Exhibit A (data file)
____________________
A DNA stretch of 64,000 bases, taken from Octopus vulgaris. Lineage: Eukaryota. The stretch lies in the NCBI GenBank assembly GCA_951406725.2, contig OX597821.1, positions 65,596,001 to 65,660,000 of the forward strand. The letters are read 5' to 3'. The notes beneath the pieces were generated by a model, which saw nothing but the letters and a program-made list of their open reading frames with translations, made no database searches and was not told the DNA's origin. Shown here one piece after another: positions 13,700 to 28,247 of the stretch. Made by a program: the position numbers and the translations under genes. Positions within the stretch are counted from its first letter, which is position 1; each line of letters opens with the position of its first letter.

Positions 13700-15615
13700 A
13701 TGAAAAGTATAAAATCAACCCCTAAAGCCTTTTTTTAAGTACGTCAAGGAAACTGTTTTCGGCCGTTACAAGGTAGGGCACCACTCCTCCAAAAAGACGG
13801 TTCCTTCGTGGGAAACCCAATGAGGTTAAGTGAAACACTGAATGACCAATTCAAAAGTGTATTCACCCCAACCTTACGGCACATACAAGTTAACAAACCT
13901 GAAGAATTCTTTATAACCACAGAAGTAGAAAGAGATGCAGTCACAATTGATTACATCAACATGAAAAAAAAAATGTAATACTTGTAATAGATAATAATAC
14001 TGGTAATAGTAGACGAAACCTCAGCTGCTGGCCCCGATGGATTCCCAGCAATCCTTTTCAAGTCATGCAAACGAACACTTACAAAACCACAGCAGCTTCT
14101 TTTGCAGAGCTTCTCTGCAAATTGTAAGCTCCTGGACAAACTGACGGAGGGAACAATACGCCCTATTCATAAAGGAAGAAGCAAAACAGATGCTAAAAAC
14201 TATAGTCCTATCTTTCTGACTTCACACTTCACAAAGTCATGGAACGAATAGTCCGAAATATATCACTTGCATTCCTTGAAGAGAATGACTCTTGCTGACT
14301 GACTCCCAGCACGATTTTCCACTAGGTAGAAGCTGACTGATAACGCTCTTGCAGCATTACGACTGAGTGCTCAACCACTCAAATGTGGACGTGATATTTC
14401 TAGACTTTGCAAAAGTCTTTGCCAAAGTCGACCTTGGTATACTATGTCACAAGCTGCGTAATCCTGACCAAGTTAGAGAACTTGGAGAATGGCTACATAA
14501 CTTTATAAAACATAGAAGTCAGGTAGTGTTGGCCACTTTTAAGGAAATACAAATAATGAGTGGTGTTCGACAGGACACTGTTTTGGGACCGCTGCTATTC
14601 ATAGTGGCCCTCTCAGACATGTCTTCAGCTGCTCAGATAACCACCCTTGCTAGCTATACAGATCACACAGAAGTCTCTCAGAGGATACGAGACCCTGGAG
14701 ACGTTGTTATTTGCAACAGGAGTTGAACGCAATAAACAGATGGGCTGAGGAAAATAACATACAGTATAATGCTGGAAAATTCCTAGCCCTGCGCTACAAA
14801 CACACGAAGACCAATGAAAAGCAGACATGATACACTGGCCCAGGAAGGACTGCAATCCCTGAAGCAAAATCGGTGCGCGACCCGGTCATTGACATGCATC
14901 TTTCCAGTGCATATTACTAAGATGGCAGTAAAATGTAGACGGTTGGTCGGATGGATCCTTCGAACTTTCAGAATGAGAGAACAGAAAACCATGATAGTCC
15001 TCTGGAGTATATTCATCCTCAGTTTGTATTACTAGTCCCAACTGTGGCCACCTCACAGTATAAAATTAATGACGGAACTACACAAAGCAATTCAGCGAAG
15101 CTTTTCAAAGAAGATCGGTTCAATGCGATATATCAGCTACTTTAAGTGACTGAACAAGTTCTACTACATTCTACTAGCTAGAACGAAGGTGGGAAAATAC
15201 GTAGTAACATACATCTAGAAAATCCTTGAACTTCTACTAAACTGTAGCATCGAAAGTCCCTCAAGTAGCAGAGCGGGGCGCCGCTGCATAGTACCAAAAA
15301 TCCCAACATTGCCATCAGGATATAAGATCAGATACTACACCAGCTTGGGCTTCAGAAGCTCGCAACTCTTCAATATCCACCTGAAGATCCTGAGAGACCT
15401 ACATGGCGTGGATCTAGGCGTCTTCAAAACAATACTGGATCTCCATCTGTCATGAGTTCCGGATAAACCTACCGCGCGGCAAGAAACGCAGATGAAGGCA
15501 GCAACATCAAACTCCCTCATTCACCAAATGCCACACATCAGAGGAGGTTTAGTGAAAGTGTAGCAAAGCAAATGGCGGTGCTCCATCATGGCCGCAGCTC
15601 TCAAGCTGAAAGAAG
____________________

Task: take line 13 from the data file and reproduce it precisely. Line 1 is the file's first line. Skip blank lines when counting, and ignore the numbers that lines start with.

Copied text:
14601 ATAGTGGCCCTCTCAGACATGTCTTCAGCTGCTCAGATAACCACCCTTGCTAGCTATACAGATCACACAGAAGTCTCTCAGAGGATACGAGACCCTGGAG